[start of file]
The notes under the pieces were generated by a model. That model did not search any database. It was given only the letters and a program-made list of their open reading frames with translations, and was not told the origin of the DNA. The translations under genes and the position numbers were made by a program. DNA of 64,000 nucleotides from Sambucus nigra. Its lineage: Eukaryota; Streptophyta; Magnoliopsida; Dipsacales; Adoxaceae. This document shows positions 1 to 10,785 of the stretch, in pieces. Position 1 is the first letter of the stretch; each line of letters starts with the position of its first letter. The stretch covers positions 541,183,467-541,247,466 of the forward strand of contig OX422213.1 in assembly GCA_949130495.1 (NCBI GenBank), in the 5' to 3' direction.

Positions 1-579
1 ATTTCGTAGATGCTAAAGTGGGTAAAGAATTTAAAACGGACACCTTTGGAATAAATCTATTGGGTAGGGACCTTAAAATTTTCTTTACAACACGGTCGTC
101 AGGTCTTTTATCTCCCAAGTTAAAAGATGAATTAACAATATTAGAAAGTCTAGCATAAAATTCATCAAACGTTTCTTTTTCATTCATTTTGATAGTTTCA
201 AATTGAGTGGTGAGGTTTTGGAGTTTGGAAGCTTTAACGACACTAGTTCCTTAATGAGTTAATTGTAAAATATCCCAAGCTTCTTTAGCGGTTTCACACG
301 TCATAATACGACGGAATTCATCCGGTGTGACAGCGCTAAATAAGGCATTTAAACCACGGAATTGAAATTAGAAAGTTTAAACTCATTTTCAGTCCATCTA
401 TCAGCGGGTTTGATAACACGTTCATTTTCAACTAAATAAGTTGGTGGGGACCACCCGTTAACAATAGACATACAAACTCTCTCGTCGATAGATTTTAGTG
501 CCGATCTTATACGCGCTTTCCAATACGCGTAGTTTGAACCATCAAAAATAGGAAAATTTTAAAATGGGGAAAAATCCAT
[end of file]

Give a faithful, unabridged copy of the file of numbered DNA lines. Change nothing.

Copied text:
The notes under the pieces were generated by a model. That model did not search any database. It was given only the letters and a program-made list of their open reading frames with translations, and was not told the origin of the DNA. The translations under genes and the position numbers were made by a program. DNA of 64,000 nucleotides from Sambucus nigra. Its lineage: Eukaryota; Streptophyta; Magnoliopsida; Dipsacales; Adoxaceae. This document shows positions 1 to 10,785 of the stretch, in pieces. Position 1 is the first letter of the stretch; each line of letters starts with the position of its first letter. The stretch covers positions 541,183,467-541,247,466 of the forward strand of contig OX422213.1 in assembly GCA_949130495.1 (NCBI GenBank), in the 5' to 3' direction.

Positions 1-579
1 ATTTCGTAGATGCTAAAGTGGGTAAAGAATTTAAAACGGACACCTTTGGAATAAATCTATTGGGTAGGGACCTTAAAATTTTCTTTACAACACGGTCGTC
101 AGGTCTTTTATCTCCCAAGTTAAAAGATGAATTAACAATATTAGAAAGTCTAGCATAAAATTCATCAAACGTTTCTTTTTCATTCATTTTGATAGTTTCA
201 AATTGAGTGGTGAGGTTTTGGAGTTTGGAAGCTTTAACGACACTAGTTCCTTAATGAGTTAATTGTAAAATATCCCAAGCTTCTTTAGCGGTTTCACACG
301 TCATAATACGACGGAATTCATCCGGTGTGACAGCGCTAAATAAGGCATTTAAACCACGGAATTGAAATTAGAAAGTTTAAACTCATTTTCAGTCCATCTA
401 TCAGCGGGTTTGATAACACGTTCATTTTCAACTAAATAAGTTGGTGGGGACCACCCGTTAACAATAGACATACAAACTCTCTCGTCGATAGATTTTAGTG
501 CCGATCTTATACGCGCTTTCCAATACGCGTAGTTTGAACCATCAAAAATAGGAAAATTTTAAAATGGGGAAAAATCCAT